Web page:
Sugar dating, also referred to as sugaring, is the process of dating someone for money and gifts whom you wouldn’t otherwise date. Whether or not sex is exchanged, companionship certainly is. If sex is on the table, sugar dating crosses the line into illegality. A lot of times, an “allowance” is agreed upon in advance—some form of flat-fee per week or month—and in return, a relationship is given. So, let’s go over some of the myths and facts about sugar dating.

Myth: Sugar Dating Is Meaningfully Different From Legal Sex Work

Sugar dating arrangements are, in my opinion, a form of sex work. This is a little bit controversial, but how sugar dating differs from sex work is limited in scope and a bit semantic. Cam girls, phone sex operators, porn stars, strippers, and legal full-service sex workers all peddle the opportunity for sex in different ways, but we are part of the same industry. Sugar dating is companionship-based sex work, but it is still sex work.

Calling it by any name other than sex work is equivalent to being complicit in the whore-archy. What’s the whore-archy, you ask? It’s the shame-fueled hierarchy of sex workers based on your specific title within the sex work industry, and it sucks. The division of labor within sex work allows different people with different skillsets to be successful—but it has also fractured us and allowed cultural stigma to pervade our business. We need to reject the premise that sex work is shameful and deserves stigma, not spread it to sex workers who serve a different function. Sex work should be brimming with open-mindedness and freedom from judgment; not internalizing the judgments from those who are ill-informed about what sex work is and the effect it has on our communities.

The sad fact is that we live in a society afraid of female pleasure, sexual expression, and empowerment. When those three things collide, as they often do in sex work, our culture reliably responds with stigma in order to allay their fears. The collapse of this stigma will start with both the legalization and decriminalization of the sex work industry.

Myth: Sugar Dating Arrangements Are Legal

If sugar dating is sex work, then it is not legal unless it adheres to the statutes and exists only in counties where it is legal. Which is to say, if it’s happening outside of a few specific counties in Nevada, it’s happening illegally. So, what does it mean when sex work occurs illegally?

Well, there are a few different outcomes. For example, sex can be implied rather than discussed explicitly. This makes obtaining consent tricky and can result in the sugar baby (the sex worker in this scenario) ending up in situations she would prefer not to be in. With legal sex work, you agree on a price and an activity before ever engaging in sex, and so, consent isn’t an issue as long as both parties stick to that agreement.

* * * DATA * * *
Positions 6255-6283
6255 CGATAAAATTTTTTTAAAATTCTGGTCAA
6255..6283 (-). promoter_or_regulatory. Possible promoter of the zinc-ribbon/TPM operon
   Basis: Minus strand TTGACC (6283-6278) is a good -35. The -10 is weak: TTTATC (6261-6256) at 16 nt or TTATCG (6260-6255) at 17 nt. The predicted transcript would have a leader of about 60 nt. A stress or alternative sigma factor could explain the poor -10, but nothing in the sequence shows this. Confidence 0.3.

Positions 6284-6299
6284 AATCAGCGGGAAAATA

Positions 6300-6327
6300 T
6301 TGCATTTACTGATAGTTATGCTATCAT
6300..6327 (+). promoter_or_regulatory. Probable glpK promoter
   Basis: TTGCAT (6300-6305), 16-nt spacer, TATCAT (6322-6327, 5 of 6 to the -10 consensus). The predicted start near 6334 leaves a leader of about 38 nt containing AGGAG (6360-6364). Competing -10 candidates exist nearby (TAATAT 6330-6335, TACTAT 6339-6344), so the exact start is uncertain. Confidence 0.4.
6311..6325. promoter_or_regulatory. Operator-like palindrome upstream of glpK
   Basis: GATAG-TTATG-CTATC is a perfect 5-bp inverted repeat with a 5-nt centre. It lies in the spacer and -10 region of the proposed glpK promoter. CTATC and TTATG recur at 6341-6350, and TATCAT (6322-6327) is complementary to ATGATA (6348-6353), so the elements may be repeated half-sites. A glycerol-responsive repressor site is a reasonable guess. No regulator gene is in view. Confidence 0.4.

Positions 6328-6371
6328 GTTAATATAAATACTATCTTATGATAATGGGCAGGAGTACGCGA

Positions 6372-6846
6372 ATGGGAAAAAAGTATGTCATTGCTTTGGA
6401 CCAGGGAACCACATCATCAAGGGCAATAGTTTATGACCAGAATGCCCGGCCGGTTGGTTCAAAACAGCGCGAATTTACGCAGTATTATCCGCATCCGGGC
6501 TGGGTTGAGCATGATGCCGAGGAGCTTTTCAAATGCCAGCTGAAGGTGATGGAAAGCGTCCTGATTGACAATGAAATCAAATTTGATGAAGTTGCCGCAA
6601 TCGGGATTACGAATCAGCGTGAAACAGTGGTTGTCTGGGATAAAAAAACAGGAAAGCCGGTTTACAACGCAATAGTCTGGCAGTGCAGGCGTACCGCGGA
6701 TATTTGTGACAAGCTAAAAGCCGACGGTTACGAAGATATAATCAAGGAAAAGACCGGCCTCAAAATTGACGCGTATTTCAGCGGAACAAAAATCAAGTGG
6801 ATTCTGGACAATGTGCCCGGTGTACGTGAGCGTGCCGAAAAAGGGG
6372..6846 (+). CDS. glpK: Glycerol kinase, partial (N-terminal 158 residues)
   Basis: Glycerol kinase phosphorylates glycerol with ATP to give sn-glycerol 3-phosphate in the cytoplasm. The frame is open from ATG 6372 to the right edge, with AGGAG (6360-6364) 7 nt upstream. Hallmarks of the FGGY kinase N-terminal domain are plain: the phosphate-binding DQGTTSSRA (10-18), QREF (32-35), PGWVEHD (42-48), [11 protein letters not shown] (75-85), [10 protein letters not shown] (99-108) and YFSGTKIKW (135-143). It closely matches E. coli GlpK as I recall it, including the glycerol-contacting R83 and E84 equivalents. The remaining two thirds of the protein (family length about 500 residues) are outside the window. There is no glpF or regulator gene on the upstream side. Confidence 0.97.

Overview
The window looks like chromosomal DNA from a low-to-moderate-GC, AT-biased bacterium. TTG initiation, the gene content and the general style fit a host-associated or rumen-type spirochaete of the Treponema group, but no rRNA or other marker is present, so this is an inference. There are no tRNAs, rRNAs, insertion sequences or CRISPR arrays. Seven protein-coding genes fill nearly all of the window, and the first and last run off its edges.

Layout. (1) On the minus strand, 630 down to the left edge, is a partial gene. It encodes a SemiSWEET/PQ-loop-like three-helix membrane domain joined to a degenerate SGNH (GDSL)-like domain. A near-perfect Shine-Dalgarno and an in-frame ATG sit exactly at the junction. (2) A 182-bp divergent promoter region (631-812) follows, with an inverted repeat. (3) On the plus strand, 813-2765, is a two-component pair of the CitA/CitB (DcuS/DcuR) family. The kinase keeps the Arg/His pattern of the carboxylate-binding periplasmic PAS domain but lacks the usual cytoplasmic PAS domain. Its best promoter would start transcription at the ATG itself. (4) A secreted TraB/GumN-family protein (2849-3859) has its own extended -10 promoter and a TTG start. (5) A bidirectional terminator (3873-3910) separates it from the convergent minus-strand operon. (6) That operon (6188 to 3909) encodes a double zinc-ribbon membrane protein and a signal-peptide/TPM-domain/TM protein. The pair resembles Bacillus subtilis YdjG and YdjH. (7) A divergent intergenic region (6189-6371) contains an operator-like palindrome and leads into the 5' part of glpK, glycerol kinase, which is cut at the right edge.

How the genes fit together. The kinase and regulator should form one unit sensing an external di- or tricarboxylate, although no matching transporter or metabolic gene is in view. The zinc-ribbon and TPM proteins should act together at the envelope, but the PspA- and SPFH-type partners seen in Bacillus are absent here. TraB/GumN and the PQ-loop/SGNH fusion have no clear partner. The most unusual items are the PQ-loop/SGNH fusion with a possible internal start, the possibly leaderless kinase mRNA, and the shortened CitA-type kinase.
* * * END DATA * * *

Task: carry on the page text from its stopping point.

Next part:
In the sugaring world, there’s almost a code language for the sex activities being discussed. And unspoken agreements, assumptions, and code language can harm both parties. Boundaries are easy to cross—difficult not to, in fact—when they’ve never been verbally discussed. When the sugar daddy (the person paying for sex, in this context) has ideas and goals in mind for the sex he’d like to have, it’s not a good idea to assume it will happen for whatever sum he’s paying. If it doesn’t, resentment can occur, which is toxic for any relationship.

Legal contracts, such as NDAs, are often associated with the world of sugar arrangements, but are hard to apply in reality. Since the service provided is not legal, it’s hard to have anything legally binding included in the package deal. At the legal brothels, we have processes and systems in place to ensure discretion, and you don’t have to rely on someone’s word or the current state of your relationship. Private entryways, discreet billing, and restrained behavior from experienced sex workers (should you ever meet in public) will put any concerns you have immediately at ease.

Fact: Sugar Dating Is a Bit Different Than Working at a Legal Brothel

At a legal brothel, you won’t typically find a sex worker willing to move in with you and role-play your long-term partner, or be committed to you in a mostly monogamous way. This situation is something that can occur with sugaring, as some of the sugar babies will only see one client at a time. While I’ve never personally been in a sugaring relationship—or any type of sex work outside a legal brothel in Nevada—I know that some of the stipulations around sugar relationships would be hard to practice at a brothel.

Many of the ladies who work at legal Nevada brothels were once sugar babies. And from their experiences I have formed my opinion of sugar dating and such arrangements, which is that it is sex work. As such, I support the industry, support the workers, and will advocate for removing its shame and reducing its illegality.

Have Questions About Sex Work?

I’m happy to answer them when you contact me here or write me at [email protected]!